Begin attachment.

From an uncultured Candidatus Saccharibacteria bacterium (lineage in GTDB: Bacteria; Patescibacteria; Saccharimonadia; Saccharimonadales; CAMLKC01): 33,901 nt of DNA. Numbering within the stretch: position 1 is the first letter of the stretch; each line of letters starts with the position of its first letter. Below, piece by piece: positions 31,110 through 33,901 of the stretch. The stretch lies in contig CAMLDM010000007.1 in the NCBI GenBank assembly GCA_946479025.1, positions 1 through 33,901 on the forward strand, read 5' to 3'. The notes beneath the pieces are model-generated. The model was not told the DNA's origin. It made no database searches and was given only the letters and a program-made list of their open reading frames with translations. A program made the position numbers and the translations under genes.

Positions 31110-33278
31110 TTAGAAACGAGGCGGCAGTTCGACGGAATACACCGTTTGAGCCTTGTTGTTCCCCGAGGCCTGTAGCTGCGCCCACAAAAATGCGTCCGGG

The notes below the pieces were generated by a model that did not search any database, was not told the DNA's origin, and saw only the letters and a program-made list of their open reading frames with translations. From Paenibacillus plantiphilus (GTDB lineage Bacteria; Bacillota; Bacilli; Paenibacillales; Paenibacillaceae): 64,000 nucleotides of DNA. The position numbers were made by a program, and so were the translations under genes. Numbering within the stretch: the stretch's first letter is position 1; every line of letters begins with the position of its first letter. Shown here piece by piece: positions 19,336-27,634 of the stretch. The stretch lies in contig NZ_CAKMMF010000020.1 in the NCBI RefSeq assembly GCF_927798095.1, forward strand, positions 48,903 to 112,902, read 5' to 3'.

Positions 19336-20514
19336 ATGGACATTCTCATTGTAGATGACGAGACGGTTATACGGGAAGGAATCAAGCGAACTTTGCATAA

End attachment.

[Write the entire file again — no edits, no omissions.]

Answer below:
From an uncultured Candidatus Saccharibacteria bacterium (lineage in GTDB: Bacteria; Patescibacteria; Saccharimonadia; Saccharimonadales; CAMLKC01): 33,901 nt of DNA. Numbering within the stretch: position 1 is the first letter of the stretch; each line of letters starts with the position of its first letter. Below, piece by piece: positions 31,110 through 33,901 of the stretch. The stretch lies in contig CAMLDM010000007.1 in the NCBI GenBank assembly GCA_946479025.1, positions 1 through 33,901 on the forward strand, read 5' to 3'. The notes beneath the pieces are model-generated. The model was not told the DNA's origin. It made no database searches and was given only the letters and a program-made list of their open reading frames with translations. A program made the position numbers and the translations under genes.

Positions 31110-33278
31110 TTAGAAACGAGGCGGCAGTTCGACGGAATACACCGTTTGAGCCTTGTTGTTCCCCGAGGCCTGTAGCTGCGCCCACAAAAATGCGTCCGGG

The notes below the pieces were generated by a model that did not search any database, was not told the DNA's origin, and saw only the letters and a program-made list of their open reading frames with translations. From Paenibacillus plantiphilus (GTDB lineage Bacteria; Bacillota; Bacilli; Paenibacillales; Paenibacillaceae): 64,000 nucleotides of DNA. The position numbers were made by a program, and so were the translations under genes. Numbering within the stretch: the stretch's first letter is position 1; every line of letters begins with the position of its first letter. Shown here piece by piece: positions 19,336-27,634 of the stretch. The stretch lies in contig NZ_CAKMMF010000020.1 in the NCBI RefSeq assembly GCF_927798095.1, forward strand, positions 48,903 to 112,902, read 5' to 3'.

Positions 19336-20514
19336 ATGGACATTCTCATTGTAGATGACGAGACGGTTATACGGGAAGGAATCAAGCGAACTTTGCATAA